A child of the '60s visits Legoland. In it, the author writes:
The adult in me, at least the one seeking to reclaim his lost Lego childhood, was more concerned with tracking down Lego puro. And scattered in various pockets of the park, bins of ordinary Lego pieces beckoned the non-thrill-seekers to play as I once had.I agree. I've been to Lego stores, and I've seen the kits - I'm not impressed. Saddened is more the word I would use. Some time ago I had a conversation with a die-hard techie who was also saddened by the creation of Lego kits, ____ Barbie and other diminishings of our children's imaginations. It used to be that you got the box, but no idea what the finished product "should" look like (or, in the case of Barbie, the doll with a huge clothing line sold separately).
But sadly, such moments were few and far between. Somehow I'd expected to find mountains of bricks with masses of children assembling, creating and wondering why this 45-year-old was having so much fun. Too often, what assembling did occur undermined the simplicity of Lego's good old days. The creativity remains; it's just been, well, modernized.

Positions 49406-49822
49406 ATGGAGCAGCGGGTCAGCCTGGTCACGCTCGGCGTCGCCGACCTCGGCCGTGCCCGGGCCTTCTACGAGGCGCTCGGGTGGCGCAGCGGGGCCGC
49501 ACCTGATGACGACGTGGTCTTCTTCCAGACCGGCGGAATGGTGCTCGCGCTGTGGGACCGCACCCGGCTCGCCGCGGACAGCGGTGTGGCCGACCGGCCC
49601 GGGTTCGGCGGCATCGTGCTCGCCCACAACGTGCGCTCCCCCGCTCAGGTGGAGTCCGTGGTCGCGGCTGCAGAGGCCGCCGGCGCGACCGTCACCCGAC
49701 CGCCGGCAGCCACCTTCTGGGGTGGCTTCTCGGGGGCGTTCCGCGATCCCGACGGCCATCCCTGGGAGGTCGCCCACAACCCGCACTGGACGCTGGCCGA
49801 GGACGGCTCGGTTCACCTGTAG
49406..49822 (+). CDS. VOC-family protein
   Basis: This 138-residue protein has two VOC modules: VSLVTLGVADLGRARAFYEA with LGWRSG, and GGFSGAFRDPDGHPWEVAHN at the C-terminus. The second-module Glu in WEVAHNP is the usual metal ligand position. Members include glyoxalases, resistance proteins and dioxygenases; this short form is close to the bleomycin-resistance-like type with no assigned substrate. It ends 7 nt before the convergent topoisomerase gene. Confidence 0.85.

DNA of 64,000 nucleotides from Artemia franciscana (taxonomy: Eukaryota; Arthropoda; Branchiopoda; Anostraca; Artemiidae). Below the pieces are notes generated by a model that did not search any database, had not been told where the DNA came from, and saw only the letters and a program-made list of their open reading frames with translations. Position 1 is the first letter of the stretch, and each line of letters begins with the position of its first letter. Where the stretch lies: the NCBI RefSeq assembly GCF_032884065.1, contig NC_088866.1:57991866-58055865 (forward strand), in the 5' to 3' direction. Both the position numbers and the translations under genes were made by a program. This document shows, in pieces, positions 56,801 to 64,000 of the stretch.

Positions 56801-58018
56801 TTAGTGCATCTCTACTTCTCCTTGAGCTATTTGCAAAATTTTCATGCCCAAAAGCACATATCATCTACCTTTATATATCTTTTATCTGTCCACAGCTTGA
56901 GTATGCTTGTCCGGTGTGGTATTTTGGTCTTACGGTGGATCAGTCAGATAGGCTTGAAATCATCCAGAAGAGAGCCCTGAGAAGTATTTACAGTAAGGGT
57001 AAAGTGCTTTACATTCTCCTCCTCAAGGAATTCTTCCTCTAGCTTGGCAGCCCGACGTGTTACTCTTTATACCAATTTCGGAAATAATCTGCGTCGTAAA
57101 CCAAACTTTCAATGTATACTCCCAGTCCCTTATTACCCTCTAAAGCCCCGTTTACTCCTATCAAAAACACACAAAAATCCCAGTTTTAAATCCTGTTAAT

If I don't have the right outfit for Writer Barbie, or complete the Forest Hut Lego project exactly the way the box "suggests", what does that say about me? It should say that I have an imagination, that I can create things without being told what the final outcome needs to be. But too many of our kids lack that imagination. They're overscheduled, overly educated at too early an age, to properly develop one. No, I'm not a child psychologist, but I have worked with school kids. I see them growing increasingly used to being spoonfed what the result should be, rather than increasingly confident that they can create and explore without fear of rejection or being told "that's wrong".
How very sad.